Take with Kyle Basilius 5


In this series, Healthcare design Ask leading healthcare design professionals, companies, and owners to tell us what caught their attention and share some thoughts on the topic.

Kyle Basilius is a senior assistant and healthcare planner Parkin Architect (Vancouver, British Columbia, Canada). Here, he shared his views on the Net Zero Future, new project delivery models, and the role of healthcare in the reconciliation of indigenous peoples.

  1. Sustainable Building Certification

Following this year’s record heatwave and wildfires in British Columbia, the province said it needs to reduce greenhouse gas emissions by 45% over the next eight years. In response, all new hospital projects in Canada must now meet LEED Silver or Gold certification. The South Niagara Hospital Project (Niagara Falls, Canada) is expected to open in 2026. It is working hard to become the first WELL-certified medical institution in Canada to promote the health and well-being of its residents.

  1. Net zero future

Canada has pledged to achieve net zero carbon emissions by 2050-a goal that has already affected the healthcare industry. The new Corner Brook Acute Care Hospital in Newfoundland will open in 2023 and will have the largest geothermal heating and cooling system in Canada’s healthcare system. This system adds a higher capital cost to the project, but significantly reduces the power consumption and demand of the facility, thereby saving a lot of money during the entire life cycle of the facility. In British Columbia, the mandatory specifications for new healthcare projects indicate that in the competitive phase of future capital projects, net-zero design and construction solutions will receive higher scores than traditional architectural design methods. This will ensure that the design and construction industry changes its design strategy for future provincial-funded projects.

  1. New project delivery model

Since its introduction into the market in the early 2000s, the public-private partnership (P3) model has been the traditional project delivery method for all public hospital projects in Canada. Although this model succeeds in reducing the government’s risk, usually lower pricing leads to compromises. Recently, the British Columbia government has implemented an alliance delivery model, which has been successfully applied to infrastructure projects in Australia and the United Kingdom. Under the alliance contract, government agencies, contractors, architects and any designated consultants are equal partners who share the risks and benefits of the project. This new model aims to solve the shortcomings of the P3 model, that is, the contractor and the price determine the design result, but to provide an equal voice for all signatories of the alliance contract. This relational model will be used for the first time to deliver hospital projects on Vancouver Island. If successful, it will become the preferred method of delivering healthcare projects nationwide in the future.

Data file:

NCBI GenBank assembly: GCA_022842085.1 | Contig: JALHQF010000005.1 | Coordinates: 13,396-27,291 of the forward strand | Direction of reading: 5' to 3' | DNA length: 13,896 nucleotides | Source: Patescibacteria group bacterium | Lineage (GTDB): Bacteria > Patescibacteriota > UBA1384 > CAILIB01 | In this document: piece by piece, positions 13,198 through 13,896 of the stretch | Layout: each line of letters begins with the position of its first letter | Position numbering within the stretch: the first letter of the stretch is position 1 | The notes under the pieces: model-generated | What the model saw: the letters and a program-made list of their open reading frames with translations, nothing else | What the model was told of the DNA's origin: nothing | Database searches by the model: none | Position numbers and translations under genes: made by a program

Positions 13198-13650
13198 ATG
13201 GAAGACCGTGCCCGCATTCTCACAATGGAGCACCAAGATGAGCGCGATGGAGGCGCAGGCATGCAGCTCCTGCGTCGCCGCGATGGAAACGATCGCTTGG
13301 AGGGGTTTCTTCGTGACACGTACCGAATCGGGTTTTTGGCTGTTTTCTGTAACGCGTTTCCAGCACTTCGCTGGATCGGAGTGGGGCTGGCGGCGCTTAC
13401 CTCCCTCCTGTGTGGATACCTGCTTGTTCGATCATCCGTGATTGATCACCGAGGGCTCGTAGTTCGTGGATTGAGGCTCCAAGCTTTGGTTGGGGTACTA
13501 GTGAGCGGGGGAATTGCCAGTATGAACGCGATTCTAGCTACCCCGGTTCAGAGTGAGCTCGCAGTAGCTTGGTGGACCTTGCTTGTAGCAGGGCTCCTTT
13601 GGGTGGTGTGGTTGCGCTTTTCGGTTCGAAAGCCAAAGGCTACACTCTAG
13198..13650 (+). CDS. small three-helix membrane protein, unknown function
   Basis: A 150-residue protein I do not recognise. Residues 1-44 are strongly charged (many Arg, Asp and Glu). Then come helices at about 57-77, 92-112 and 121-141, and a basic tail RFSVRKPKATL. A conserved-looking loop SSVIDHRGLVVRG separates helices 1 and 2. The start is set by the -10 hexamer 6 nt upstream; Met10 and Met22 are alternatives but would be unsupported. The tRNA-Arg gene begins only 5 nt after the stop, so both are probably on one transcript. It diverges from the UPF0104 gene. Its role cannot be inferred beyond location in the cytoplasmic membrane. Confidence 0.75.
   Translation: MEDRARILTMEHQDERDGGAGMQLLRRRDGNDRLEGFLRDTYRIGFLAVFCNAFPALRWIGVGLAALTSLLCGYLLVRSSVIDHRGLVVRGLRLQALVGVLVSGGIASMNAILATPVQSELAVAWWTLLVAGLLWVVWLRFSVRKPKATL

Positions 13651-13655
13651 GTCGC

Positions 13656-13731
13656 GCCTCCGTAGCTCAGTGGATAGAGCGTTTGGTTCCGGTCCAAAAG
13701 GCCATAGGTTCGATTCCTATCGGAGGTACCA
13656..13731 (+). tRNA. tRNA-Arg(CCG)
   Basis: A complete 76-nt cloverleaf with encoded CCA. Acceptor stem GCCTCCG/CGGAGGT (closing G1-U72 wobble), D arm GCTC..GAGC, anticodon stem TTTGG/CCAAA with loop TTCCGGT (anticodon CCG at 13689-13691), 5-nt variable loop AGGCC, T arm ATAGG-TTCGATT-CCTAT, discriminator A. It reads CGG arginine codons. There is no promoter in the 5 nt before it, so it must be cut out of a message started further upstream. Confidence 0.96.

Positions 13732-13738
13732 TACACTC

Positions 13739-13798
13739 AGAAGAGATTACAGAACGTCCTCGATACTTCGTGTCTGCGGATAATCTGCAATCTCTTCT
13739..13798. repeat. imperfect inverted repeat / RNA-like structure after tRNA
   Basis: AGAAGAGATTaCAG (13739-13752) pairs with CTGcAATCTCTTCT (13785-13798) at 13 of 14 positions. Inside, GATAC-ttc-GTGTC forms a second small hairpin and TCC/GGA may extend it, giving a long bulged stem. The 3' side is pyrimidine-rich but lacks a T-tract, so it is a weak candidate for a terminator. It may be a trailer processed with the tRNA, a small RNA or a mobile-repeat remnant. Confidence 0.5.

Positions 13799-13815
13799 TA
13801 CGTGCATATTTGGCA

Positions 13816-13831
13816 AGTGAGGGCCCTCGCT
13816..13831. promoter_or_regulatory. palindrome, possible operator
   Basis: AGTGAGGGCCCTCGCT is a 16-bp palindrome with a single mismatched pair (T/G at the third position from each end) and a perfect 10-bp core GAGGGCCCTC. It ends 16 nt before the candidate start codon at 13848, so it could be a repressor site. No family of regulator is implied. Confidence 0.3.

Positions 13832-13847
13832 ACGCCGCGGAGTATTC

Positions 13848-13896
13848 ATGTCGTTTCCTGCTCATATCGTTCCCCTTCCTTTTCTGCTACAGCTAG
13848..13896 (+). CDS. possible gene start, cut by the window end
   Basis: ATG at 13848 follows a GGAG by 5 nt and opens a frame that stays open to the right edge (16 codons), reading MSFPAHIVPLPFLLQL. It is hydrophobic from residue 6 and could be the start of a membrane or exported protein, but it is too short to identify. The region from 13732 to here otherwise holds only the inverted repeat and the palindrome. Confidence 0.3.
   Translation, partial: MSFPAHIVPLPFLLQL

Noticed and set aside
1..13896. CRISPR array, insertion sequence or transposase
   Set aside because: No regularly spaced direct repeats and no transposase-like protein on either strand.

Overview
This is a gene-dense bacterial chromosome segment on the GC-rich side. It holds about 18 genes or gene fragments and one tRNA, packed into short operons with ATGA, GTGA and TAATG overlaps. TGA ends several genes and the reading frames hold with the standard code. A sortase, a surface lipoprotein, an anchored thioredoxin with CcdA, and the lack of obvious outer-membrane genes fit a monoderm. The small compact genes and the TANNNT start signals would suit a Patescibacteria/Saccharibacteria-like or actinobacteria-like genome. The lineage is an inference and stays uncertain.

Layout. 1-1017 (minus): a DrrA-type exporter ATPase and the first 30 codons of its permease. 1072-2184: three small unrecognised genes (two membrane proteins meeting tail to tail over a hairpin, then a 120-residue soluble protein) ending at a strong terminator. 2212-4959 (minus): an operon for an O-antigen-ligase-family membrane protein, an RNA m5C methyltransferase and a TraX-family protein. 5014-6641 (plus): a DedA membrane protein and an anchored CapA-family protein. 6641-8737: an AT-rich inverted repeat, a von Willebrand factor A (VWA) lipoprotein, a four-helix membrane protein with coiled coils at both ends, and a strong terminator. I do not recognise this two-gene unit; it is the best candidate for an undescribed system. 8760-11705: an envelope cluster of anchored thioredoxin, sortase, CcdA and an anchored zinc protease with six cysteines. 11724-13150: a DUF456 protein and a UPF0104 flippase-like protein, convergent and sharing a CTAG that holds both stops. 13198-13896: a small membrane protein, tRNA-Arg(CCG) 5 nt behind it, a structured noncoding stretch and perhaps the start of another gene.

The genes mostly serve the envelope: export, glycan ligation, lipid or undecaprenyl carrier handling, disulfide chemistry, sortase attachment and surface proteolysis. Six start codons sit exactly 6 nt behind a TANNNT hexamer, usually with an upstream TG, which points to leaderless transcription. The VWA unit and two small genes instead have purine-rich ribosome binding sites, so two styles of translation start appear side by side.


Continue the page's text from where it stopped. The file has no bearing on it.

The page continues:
1. reconciliation

Hospitals are increasingly promoting reconciliation with indigenous peoples to help educate and promote the restoration of past cultural destruction. Thoughtful, educated, and humble design; paying tribute to historical and geographic landmarks; using natural materials; and planning indigenous health programs can help break discriminatory prejudices related to the past treatment of indigenous and marginalized populations by the healthcare system. From the beginning to the completion of the project, cultural awareness training of the entire project team and thoughtful participation with the local indigenous communities are also essential, so that these people have ownership and a forum for expressing their cultural needs when receiving healthcare services.

  1. Pandemic response

Due to the SARS and H1N1 pandemics that broke out in Canada in the mid-2000s, when COVID-19 arrived, Canadian hospitals and medical staff were better prepared than most people. As part of the overall quarantine response to future epidemics and pandemic events, prescribed outbreak areas are grouped into various departments. The project planned before COVID-19 stipulated that a 16-bed pod in a 32-bed inpatient ward (including many intensive care units) had an outbreak area on each floor. In the frontline emergency department (ED), it is now standard practice to designate key decision-making units as the outbreak area, use the walk-in entrance foyer as a triage space, and equip the ambulance garage with a roof wall. Since COVID-19, we are now seeing rural hospitals become creative in their responses, such as placing mobile clinics near emergency rooms so that they can overflow into standardized clinic rooms that are satellite units when the department is full. As a result, infection control has been improved and the number of hospital-acquired infections has decreased.

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